- If you or someone you know is having an acute attack that is causing a high fever or severe problems breathing, seek immediate medical help from an emergency room or urgent care facility.
Schedule any necessary testing.There is no one specific test to diagnose farmer’s lung. Depending upon your symptoms and your doctor’s request, you may have to submit to a blood test, a CT scan, a lung function test, an inhalation challenge test, a bronchoalveolar lavage test, or in extreme cases even an open lung biopsy.
- Your doctor may be able to prepare or conduct some tests, such as a blood test or an inhalation challenge test, in the office during your appointment. Other tests may require you to come back at a later date or see a specialist.
- Be sure to follow through with any requested tests as quickly as possible. This allows your doctor to more accurately diagnose your condition and recommend proper treatment faster.
Seek immediate attention for emergency symptoms.Farmer’s lung can cause breathing obstructions. If you or someone you know experiences an acute or chronic farmer’s lung attack during which they are having difficulty breathing on their own, seek immediate medical attention. Do not wait for a doctor’s appointment. Instead, head immediately for an urgent care facility.
- Let the doctor or attending nurse know upon arrival that the person experiencing the attack works in an agricultural environment and may have been exposed to moldy dust or other spores.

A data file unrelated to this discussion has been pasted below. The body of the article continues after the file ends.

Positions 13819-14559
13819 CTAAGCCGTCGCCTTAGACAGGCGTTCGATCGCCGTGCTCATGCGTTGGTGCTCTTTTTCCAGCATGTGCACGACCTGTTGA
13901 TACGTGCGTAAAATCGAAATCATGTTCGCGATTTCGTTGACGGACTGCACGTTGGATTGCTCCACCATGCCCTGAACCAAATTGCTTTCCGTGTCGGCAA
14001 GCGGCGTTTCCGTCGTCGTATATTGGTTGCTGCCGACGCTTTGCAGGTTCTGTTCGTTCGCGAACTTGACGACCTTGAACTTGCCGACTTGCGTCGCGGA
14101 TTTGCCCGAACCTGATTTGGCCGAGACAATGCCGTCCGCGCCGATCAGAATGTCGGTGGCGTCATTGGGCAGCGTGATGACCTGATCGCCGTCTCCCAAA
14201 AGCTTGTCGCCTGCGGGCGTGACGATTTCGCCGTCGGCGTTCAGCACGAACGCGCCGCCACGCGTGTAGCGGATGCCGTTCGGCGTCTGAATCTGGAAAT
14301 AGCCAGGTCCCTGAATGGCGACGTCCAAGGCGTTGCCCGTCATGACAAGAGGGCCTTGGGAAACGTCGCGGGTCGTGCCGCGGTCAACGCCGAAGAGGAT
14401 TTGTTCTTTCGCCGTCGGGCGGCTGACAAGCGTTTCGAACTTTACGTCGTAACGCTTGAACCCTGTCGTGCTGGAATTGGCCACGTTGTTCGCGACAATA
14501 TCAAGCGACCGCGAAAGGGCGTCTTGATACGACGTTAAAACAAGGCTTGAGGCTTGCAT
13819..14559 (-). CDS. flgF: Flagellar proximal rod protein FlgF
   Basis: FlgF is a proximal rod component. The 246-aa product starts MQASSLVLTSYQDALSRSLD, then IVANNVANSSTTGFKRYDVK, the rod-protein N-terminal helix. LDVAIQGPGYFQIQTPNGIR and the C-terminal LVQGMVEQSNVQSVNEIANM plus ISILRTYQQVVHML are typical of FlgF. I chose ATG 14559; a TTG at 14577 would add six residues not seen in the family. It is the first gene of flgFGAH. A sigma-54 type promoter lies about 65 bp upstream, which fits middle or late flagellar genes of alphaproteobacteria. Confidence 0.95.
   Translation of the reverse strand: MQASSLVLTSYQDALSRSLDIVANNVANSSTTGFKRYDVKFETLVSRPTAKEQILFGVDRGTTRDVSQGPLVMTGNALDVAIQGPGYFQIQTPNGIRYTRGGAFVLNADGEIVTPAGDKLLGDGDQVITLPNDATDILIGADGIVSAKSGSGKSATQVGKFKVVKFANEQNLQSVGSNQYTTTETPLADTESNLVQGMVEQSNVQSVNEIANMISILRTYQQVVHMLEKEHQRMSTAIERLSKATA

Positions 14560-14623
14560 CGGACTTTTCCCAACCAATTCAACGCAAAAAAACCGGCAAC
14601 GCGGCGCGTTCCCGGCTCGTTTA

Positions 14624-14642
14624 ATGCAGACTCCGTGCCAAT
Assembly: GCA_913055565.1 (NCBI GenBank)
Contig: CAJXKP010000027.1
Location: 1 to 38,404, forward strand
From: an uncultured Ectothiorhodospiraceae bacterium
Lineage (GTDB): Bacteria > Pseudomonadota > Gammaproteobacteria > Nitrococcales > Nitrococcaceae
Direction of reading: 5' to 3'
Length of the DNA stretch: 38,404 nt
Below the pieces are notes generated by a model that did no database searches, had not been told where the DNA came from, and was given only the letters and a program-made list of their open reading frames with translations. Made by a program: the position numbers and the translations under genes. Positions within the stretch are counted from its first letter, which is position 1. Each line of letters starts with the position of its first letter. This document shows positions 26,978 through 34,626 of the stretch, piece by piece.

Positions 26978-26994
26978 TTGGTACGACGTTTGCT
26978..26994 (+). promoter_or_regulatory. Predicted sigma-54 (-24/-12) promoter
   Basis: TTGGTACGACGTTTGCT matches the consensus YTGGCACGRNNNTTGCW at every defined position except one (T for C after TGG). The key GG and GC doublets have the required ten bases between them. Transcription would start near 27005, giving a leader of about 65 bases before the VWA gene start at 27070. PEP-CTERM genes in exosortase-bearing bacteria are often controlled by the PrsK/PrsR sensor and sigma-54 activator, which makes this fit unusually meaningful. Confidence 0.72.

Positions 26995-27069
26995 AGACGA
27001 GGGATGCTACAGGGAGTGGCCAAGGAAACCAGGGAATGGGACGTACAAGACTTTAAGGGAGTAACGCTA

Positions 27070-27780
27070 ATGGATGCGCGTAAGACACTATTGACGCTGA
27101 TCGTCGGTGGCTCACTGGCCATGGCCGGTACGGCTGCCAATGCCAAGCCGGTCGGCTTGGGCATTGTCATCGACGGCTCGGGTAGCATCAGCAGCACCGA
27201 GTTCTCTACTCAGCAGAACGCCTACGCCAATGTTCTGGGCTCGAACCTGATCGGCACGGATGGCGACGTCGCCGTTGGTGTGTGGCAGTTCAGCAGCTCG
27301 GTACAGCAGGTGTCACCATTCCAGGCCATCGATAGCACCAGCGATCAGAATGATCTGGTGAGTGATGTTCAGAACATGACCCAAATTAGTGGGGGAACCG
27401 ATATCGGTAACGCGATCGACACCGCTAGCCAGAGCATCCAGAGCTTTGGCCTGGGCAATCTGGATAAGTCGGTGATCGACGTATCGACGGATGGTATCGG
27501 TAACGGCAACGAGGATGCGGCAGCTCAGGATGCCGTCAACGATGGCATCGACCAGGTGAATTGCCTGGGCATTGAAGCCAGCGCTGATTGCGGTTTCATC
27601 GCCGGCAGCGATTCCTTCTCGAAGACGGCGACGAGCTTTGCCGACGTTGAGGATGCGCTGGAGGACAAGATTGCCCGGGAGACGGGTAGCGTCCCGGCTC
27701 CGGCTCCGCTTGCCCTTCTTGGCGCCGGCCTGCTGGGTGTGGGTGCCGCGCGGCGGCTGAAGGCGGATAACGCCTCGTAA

Treating Farmer’s Lung
Take medication as prescribed.A medical professional may prescribe a corticosteroid to help improve lung function following a farmer’s lung episode. Consult with your doctor or pharmacist regarding dosage and frequency of treatment, and take the medication as instructed for the full duration of treatment.
Avoid mold contact.The only true preventative treatment for farmer’s lung is to avoid exposure to the moldy conditions that caused the attack. Depending upon the nature of the attack, your doctor may recommend complete abstinence from the environment for a given period of time. After that, you may need to take additional precautions to prevent a future attack, including:
- Ensuring crops are fully dry prior to storage
- Providing as much ventilation as possible in enclosed or dusty areas
- Avoiding dusty work in enclosed or confined spaces
- Mechanizing operations such as feeding when possible
- Wearing a respirator when applying any agricultural chemicals or working with solvents
- Having heating, air, and ventilation systems checked for mold in enclosed environments
Wear protective gear as necessary.When working in dusty or moldy environments, wear protective gear whenever necessary, including face masks or a respirator. Ask your employer to provide you with proper safety equipment as required by law in your area.
Use mold inhibitors as allowed.Use mold inhibitors whenever possible to prevent dust from growing moldy. If this is not possible, consider wetting down grain or feed before moving or transferring it to prevent dust from kicking up. Remember to properly dry the grain after wetting it.
Video: Mould and Farmer's Lung